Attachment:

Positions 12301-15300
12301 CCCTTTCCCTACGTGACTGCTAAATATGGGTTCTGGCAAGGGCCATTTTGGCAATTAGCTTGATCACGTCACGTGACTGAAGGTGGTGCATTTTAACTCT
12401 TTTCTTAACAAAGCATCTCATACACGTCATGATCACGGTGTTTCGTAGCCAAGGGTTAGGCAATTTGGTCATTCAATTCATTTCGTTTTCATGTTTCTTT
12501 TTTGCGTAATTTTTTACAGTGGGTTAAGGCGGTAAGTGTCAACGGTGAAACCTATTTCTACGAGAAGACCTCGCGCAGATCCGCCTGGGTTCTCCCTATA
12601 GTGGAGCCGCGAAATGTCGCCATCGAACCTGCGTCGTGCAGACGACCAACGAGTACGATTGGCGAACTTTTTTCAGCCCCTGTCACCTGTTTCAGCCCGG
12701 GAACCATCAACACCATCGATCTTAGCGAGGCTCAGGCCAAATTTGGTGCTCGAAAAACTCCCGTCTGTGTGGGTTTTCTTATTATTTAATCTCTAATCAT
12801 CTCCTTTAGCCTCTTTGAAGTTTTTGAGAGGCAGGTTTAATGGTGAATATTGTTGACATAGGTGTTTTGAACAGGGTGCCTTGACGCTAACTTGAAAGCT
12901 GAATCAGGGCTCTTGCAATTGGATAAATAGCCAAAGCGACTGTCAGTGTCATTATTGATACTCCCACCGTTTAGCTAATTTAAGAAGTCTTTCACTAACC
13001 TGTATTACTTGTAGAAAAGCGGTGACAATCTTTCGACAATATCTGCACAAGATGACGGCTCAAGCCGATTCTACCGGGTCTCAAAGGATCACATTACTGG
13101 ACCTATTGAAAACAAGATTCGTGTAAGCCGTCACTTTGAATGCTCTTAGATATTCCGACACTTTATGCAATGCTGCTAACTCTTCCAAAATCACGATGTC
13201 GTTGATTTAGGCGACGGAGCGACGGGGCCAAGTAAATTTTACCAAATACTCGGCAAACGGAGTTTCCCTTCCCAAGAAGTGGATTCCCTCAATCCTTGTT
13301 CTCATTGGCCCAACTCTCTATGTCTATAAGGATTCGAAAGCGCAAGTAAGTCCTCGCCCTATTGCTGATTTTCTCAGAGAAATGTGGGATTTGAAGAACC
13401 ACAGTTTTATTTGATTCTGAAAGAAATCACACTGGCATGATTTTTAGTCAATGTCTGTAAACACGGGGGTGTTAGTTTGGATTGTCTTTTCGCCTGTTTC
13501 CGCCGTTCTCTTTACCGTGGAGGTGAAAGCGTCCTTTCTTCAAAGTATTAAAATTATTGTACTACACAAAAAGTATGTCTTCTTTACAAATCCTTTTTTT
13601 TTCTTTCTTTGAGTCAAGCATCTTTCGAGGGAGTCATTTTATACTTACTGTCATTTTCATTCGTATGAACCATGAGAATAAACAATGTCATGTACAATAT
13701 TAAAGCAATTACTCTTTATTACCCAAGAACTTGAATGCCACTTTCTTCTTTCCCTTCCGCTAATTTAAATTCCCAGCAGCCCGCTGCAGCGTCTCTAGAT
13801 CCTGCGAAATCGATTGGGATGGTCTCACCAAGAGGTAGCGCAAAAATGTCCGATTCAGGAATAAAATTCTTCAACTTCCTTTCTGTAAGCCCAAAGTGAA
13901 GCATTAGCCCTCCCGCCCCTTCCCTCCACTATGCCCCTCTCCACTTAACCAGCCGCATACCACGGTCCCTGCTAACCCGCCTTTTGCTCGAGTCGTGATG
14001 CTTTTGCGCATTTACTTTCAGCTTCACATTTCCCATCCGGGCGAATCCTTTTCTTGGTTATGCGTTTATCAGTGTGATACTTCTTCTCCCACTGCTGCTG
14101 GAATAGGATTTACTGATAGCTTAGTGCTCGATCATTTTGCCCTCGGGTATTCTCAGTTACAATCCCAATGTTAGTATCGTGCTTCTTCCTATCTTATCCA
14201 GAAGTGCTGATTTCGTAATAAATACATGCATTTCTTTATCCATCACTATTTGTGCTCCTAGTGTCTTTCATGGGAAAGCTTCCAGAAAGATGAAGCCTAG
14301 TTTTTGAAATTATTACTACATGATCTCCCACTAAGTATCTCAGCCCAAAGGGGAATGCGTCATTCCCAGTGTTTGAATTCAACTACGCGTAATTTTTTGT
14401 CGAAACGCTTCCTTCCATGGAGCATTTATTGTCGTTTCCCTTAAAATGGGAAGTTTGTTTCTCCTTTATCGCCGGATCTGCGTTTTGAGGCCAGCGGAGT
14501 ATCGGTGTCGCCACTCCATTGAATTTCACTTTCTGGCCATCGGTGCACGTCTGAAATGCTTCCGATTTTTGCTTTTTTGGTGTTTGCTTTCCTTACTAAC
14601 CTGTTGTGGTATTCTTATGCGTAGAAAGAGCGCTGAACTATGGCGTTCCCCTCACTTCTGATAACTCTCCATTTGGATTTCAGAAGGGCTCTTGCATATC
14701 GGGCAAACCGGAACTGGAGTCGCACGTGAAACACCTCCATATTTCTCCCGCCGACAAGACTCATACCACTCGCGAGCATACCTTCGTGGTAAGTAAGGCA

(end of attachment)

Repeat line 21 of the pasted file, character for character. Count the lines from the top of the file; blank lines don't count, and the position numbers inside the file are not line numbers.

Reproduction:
14201 GAAGTGCTGATTTCGTAATAAATACATGCATTTCTTTATCCATCACTATTTGTGCTCCTAGTGTCTTTCATGGGAAAGCTTCCAGAAAGATGAAGCCTAG